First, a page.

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GOP, Democrats Scramble As Shutdown Looms

Still no deal.

A late-night meeting with House and Senate leaders Thursday failed to break the budget deadlock with hours to go before a midnight deadline on a partial government shutdown.

U.S. Senate Majority Leader Sen. Harry Reid (D-NV) speaks to members of the press during a news briefing on Capitol Hill on Friday.
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Above: U.S. Senate Majority Leader Sen. Harry Reid (D-NV) speaks to members of the press during a news briefing on Capitol Hill on Friday.

President Obama huddled with Democratic Senate Majority Leader Harry Reid and Republican House of Representatives Speaker John Boehner at the White House twice Thursday and said he hoped to be able to announce a deal Friday but "there's no certainty yet."

The president told Boehner and Reid that he expected an answer in the morning.

With the economy just beginning to create jobs in large numbers, Obama said, a shutdown would damage the recovery by putting government employees out of work. "For us to go backward because Washington couldn't get its act together is just unacceptable," he said.

Jeff Zients of the Office of Management and Budget, who is overseeing preparations for a possible shutdown, said both the economy and public confidence in the federal government could suffer — even if a shutdown only lasted through the weekend.

"When I think about the scale of the number of operations that will be shut down and then would have to be reopened, I think the impact on the economy even for a short period of time could be relatively significant," Zients told reporters Thursday.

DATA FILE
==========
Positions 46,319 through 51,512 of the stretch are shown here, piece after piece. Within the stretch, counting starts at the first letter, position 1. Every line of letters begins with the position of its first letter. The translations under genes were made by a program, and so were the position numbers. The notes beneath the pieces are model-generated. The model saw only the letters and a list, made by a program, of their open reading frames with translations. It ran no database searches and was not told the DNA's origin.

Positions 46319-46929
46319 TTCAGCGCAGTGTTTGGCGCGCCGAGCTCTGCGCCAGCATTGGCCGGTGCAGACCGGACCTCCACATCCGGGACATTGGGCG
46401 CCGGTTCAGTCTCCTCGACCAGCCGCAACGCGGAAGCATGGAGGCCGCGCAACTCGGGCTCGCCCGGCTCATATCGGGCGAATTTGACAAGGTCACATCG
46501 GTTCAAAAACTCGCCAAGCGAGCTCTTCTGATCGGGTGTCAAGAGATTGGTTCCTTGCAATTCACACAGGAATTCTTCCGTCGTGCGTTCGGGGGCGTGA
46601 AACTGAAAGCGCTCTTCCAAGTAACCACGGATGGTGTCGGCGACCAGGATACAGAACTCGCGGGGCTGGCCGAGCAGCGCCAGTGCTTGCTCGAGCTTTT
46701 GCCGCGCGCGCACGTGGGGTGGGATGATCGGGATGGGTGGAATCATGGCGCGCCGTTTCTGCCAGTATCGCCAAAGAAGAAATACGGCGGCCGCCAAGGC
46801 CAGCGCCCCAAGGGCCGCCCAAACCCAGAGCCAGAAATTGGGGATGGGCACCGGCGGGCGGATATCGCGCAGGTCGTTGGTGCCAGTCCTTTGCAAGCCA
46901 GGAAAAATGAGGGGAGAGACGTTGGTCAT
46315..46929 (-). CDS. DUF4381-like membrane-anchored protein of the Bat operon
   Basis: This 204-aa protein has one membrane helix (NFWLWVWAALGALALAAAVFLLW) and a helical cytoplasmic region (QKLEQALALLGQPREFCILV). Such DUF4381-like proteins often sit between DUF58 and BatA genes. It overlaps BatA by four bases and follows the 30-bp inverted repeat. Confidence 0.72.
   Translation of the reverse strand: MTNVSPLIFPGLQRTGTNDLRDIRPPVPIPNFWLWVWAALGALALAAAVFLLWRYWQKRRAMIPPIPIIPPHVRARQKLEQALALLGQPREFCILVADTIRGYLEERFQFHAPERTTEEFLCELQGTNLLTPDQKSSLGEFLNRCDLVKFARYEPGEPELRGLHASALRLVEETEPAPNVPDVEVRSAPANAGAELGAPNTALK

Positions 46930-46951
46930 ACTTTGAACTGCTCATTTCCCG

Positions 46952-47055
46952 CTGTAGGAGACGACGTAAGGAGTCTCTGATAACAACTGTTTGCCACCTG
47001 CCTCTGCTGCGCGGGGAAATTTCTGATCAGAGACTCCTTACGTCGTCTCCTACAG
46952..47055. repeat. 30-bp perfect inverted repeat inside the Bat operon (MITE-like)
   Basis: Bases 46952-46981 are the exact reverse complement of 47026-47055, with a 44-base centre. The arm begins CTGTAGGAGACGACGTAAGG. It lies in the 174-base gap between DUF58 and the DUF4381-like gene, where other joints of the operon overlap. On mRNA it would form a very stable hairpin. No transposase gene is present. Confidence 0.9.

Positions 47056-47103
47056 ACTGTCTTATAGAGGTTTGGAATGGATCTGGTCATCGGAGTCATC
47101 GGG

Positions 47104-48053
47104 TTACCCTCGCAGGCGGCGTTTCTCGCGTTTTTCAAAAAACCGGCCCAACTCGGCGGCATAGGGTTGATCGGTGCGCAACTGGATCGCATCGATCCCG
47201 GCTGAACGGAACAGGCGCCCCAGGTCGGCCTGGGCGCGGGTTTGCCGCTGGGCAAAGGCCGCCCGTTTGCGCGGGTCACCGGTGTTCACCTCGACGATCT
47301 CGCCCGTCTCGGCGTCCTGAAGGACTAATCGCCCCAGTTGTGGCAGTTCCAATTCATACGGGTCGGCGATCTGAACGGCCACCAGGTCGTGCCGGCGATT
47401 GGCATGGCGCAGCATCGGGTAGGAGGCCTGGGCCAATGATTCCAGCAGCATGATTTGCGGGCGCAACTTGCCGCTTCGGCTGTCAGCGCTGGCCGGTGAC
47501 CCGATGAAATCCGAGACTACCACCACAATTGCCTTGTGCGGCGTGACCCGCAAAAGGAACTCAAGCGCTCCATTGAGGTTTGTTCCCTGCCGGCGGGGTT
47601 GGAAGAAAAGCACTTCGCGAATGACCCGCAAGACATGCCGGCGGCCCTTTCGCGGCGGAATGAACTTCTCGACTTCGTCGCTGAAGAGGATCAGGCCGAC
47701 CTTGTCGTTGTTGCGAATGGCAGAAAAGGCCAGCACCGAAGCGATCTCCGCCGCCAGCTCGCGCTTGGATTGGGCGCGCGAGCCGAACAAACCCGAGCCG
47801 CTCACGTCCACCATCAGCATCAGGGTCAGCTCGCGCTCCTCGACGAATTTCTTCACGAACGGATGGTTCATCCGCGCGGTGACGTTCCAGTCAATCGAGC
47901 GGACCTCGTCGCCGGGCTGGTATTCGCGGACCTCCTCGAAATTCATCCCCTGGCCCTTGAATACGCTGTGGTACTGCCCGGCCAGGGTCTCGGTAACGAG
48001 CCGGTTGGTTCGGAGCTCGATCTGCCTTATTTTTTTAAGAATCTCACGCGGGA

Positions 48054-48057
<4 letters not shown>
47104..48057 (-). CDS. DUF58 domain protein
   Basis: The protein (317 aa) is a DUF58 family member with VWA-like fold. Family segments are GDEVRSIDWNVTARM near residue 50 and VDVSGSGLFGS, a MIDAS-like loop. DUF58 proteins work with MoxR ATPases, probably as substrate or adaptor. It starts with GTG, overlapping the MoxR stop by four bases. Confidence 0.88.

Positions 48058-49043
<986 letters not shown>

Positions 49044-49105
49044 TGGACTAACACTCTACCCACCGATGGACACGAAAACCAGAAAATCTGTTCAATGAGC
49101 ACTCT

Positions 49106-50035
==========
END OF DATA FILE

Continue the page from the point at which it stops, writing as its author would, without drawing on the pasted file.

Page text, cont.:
Federal Workers Weigh In

NPR's Brian Naylor talked about the potential shutdown with federal employees in Washington, D.C.

"This is politics, this isn't real life. This is whomever flexing their muscles, showing how powerful they are. This has nothing to do with my government service." — Carol Davison, Commerce Department

"It's like two opposing forces, almost like two dogs fighting over one bone, and you're trying to see who is going to win, you know? Compromise just doesn't seem to be on the agenda. ... I'm pretty sure every federal employee is the bone in the fight right now." — Mark Burton, Department of Energy

"I don't have leave time or anything like that, so I'll go without a paycheck. You think that ... the politicians have our best interests in their minds, but when you look at them, I find it hard to believe when they'll get their paycheck, and we won't." — Tom Cronin, Federal Aviation Administration contractor

"I just feel for those who are barely making it, so to speak. That's the hardest part, because some people are just barely getting by when they are getting a paycheck. So, one week, two weeks? That's how I look at it. It's tough." — Teddy Watson, Housing and Urban Development contractor

"There's no point to this. Of course, you've got some people elected to Congress who don't know how the government works. They really don't understand how much money is going to be lost by this." — Harold Dorwin, Smithsonian Institution

He said essential government personnel would continue doing jobs that protect safety and national security but that about 800,000 employees would stop work until the parties reach a budget deal.

Since taking control of the House in January, Republicans have vowed to slash spending and curb the deficit. Democrats say they are willing to make some cuts, but say the Republicans would cut vital government services and are pushing a social agenda. Republicans have accused the Democrats of using gimmicks instead of making real spending cuts.

The House passed legislation Thursday to fund federal agency operations for yet another week — but also includes $12 billion in additional cuts.

The Republican bill would fund the Defense Department for the rest of the year and, in the event of a shutdown, would ensure that the troops are paid on time. It also contains a so-called policy rider that would deny money for family planning services in Washington, D.C.